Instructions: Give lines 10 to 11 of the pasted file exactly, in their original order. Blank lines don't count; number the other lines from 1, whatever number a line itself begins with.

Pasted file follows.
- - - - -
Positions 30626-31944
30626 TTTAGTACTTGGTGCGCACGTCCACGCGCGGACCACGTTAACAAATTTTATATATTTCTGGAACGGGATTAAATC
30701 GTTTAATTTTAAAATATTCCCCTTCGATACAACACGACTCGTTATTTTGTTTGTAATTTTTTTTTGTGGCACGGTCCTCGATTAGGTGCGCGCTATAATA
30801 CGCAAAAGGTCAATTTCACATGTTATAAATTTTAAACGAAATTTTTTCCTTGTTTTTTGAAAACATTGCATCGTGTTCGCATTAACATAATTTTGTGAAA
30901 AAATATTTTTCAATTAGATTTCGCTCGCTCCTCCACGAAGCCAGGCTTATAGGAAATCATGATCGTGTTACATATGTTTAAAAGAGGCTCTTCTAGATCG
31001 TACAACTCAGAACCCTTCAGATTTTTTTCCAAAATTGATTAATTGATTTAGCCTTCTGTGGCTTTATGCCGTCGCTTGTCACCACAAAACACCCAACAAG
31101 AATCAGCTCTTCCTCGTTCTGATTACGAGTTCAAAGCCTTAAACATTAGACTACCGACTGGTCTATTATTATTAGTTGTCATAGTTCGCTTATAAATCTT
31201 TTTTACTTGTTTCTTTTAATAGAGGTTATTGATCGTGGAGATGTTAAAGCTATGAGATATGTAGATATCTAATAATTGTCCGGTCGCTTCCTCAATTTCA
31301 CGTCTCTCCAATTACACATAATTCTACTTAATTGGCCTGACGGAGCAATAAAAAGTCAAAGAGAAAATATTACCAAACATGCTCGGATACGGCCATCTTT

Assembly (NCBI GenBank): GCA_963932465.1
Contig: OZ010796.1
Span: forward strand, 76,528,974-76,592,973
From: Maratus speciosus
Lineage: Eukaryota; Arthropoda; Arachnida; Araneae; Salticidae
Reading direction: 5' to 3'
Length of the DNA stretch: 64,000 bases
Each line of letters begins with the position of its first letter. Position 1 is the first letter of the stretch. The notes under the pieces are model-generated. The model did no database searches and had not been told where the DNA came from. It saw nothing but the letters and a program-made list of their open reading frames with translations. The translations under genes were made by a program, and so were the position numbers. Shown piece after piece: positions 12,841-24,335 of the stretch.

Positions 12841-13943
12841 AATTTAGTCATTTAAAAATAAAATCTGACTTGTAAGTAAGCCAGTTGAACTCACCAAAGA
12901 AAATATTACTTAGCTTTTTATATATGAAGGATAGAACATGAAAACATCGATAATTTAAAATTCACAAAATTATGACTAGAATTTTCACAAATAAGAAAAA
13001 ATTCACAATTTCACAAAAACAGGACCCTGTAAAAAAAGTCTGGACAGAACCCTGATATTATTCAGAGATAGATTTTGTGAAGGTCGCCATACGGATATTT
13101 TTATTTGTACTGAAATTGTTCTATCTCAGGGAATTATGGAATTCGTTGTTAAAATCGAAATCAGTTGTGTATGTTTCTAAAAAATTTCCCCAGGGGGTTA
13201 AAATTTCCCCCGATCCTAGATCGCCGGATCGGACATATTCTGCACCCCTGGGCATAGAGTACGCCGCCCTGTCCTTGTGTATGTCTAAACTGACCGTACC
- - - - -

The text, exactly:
Assembly (NCBI GenBank): GCA_963932465.1
Contig: OZ010796.1